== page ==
Wednesday, November 3, 2004

As Ohio goes, so goes the nation

With a gap in the popular vote of more than 3 million votes and an apparent lead in Ohio, I think President Bush has earned another four years in office. Much as it disappoints me to think that the Democrats have come up short in a third straight national election, I actually would prefer that resolution than a Kerry victory (somehow) in Ohio (and, as a result, an electoral colleve victory as well).

The roots of the country’s division go well beyond the 2000 election, but the boundaries of that division hardened quite a bit throughout that election. Without speaking to the merits of either side’s arguments in 2000, factually speaking, President Bush lost the popular vote nation-wide by more than a half-million votes. That fact alone was cited repeatedly by Democrats who, in pointing to the irregularities in Florda, claimed that he was somehow not the rightful victor.

The country needs a legitimate victor. And that appears to me to be President Bush. The next four years will continue to be divisive. Better that the division is borne out in policy disagreements than arguments over the election results.

On a broader note, it’s clear that last night’s results portend a wholesale upheaval in the Democratic Party. (Or at least they should. How much more evidence do they need?) The two party leaders who shepherded the party’s disastrous 2002 mid-term elections (Daschle and Gephardt) are now gone. We’ve lost seats in the House and the Senate. I’ve not yet paid enough attention to the state races to know how they played out.

But the Republicans are fighting on moral issues, while the Democrats are trying to fight on economic issues. Ask yourself this: who are the Democrats on the national stage who are speaking authoritatively on moral issues? (From exit polls last night, 80% of those who cited “moral issues” as their most important issue voted for President Bush.) I can think of only one politician who’s been speaking nationally on the subject, who can do so naturally without appearing forced. If there’s any silver lining from yesterday’s results, it’s that Barack Obama has embraced a core Republican tactic and made it his own. We’ll see who else can pattern themselves after Barack’s approach; I’d love to know who’s out there that can do it.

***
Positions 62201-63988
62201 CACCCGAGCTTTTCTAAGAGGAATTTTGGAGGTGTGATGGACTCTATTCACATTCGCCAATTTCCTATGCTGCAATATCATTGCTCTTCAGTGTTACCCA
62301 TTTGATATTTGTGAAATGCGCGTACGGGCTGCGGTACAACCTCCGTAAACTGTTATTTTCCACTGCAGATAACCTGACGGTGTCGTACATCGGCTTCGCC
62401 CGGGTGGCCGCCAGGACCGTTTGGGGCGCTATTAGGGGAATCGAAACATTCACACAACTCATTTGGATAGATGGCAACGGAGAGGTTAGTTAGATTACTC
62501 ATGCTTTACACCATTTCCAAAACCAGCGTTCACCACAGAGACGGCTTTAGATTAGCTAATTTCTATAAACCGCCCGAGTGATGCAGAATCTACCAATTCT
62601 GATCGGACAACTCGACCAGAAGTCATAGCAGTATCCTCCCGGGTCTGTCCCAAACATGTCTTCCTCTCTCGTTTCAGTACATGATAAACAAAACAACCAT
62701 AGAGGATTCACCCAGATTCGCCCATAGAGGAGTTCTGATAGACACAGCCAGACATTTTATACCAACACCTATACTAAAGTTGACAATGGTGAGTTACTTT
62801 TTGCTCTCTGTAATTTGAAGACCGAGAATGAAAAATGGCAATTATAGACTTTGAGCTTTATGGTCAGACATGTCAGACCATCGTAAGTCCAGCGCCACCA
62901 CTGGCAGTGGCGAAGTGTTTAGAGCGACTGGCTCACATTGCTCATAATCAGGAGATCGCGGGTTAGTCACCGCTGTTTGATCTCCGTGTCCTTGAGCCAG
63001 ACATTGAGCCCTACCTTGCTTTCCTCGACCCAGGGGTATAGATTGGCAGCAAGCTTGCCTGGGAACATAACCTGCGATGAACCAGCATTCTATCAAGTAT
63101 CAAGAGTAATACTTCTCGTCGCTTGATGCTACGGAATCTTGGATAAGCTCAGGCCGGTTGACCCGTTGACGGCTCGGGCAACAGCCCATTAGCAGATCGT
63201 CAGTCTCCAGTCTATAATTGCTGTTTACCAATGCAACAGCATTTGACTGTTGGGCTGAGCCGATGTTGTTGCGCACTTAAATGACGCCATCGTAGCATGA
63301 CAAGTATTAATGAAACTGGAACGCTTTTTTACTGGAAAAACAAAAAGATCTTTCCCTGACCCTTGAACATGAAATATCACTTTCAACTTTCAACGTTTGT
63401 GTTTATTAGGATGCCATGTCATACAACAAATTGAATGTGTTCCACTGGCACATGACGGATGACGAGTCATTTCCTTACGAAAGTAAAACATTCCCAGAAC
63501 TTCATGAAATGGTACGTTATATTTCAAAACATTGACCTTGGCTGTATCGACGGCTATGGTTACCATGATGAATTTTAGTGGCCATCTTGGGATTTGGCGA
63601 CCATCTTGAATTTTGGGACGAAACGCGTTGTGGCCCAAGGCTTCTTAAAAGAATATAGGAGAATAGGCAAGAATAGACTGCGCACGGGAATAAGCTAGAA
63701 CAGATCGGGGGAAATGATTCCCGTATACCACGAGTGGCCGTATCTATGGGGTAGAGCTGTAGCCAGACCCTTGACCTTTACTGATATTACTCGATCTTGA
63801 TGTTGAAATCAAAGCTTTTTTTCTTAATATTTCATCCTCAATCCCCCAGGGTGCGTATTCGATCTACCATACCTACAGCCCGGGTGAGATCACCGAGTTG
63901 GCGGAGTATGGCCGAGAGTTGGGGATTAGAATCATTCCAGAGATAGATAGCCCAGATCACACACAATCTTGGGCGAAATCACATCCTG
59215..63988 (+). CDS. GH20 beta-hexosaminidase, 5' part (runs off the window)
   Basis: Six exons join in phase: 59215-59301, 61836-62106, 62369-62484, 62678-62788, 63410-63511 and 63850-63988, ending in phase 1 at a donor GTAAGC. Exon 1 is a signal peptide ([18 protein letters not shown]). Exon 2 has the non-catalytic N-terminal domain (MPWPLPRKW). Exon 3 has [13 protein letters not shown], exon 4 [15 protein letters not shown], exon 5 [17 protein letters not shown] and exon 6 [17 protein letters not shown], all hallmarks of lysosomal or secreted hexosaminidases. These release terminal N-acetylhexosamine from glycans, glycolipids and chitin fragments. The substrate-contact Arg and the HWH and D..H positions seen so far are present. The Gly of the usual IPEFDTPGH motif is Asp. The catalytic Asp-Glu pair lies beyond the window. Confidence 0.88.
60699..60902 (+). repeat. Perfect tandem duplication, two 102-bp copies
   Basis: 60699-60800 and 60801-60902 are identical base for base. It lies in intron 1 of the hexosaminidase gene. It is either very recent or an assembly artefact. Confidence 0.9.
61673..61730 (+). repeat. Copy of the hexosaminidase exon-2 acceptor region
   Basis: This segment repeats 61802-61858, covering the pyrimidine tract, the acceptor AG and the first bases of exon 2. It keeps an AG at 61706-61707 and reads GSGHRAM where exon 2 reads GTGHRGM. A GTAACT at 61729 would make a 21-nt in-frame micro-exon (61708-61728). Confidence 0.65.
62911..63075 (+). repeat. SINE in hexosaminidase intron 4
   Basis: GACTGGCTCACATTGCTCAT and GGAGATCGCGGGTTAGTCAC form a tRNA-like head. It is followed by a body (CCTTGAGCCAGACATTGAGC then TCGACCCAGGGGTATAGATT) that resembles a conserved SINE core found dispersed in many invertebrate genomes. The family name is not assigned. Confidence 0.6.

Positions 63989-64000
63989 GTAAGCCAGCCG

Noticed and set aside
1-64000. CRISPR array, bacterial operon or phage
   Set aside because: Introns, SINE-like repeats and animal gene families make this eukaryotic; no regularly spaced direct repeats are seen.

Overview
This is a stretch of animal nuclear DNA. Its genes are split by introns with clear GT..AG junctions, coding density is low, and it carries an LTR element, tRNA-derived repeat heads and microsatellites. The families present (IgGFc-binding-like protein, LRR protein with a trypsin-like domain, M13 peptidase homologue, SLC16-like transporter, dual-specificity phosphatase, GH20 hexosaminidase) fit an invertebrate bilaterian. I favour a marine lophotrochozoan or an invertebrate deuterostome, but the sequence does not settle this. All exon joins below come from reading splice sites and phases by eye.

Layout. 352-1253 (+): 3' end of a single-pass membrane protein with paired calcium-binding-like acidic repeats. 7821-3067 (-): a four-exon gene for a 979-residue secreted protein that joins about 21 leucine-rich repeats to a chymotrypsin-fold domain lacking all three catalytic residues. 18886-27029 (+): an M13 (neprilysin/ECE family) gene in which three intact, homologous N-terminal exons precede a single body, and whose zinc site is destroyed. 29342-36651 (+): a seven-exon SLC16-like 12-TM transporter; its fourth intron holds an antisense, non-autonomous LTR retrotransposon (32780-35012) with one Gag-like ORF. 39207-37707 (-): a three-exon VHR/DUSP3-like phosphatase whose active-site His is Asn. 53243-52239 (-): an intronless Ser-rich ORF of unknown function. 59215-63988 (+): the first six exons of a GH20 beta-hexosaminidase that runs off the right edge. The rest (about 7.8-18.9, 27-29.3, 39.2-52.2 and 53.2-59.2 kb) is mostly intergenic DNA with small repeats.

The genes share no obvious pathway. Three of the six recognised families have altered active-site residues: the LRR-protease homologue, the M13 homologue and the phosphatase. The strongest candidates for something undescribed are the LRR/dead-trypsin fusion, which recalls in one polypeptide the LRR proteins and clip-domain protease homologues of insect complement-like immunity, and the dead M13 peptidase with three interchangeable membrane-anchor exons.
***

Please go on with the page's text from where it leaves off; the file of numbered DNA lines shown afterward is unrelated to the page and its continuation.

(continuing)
1. towards a "democratic morality" and majority

    Earlier tonight, the PBS News Hour took a look at the role of "religion" and "morality" in the

  2. Rick, I completely agree with you that Barack's message (we're not red states and blue states, we're the United States) is the future. And, Barack does an amazing job of talking about the importance of faith in an inclusive manner, as opposed to the proselytizing of the right.

    But I don't have too much hope that we will turn a significant number of the "morals" voters to the progressive movement. Those who voted for Bush and say "morality" was the driving issue were speaking in code, and we're just on the wrong side of that code. Morality, for those people, means a hard-right wing version of christian morals that will never accept the equality of gays; the right to make reproductive choices; and the diversity of religious thought in this country.

    We Democrats should be hunting elsewhere for our countervailing bloc of voters.

  3. Please, pretty pretty please read this message and bare with me here. I have made my rounds across conservative web blogs urging conservatives not to boast or gloat.

    I do not want 'Sore Winners' out of Conservatives in this nation. I do not want conservatives to get a false sense of security.


    I have strongly believed in the same exact things that Rush Limbaugh believes in over the course my entire life. I can actually go beyond Rush Limbaugh and see precisely HOW the Democratic Party and Liberals can change for the better.

    You may not see it in me.. But I do 'love' Liberals. I love you guys. I love Democrats. I understand you guys. I understand where you come from. I don't agree with you on 1-issue items.

    But there is 1 thing I do agree with. I strongly believe that Liberals want to do good. They are genuinely good people. They are great Americans.

    The key problem is that Liberals do not understand us Conservatives. Instead of trying to understand us Conservatives, you guys 'attack' us. Instead of trying to see why we behave the way we do and see things the way we do you argue and ridicule us.

    If I had the power.. I seriously could change the entire Democratic Party around.

    I am not saying that you guys need to agree with us. I am saying that you guys need to understand who you guys are fundamentally and who we are fundamentally and what you can do about it.
    I call myself the 'American Optimist' and Optimism is a gigantic start in changing the Democratic Party.

    I feel strongly that Rick Klau is behaving in a manner that tells me that he is as of this moment on the right track. But I sense you are confused about what Democrats should do in the future. I can help.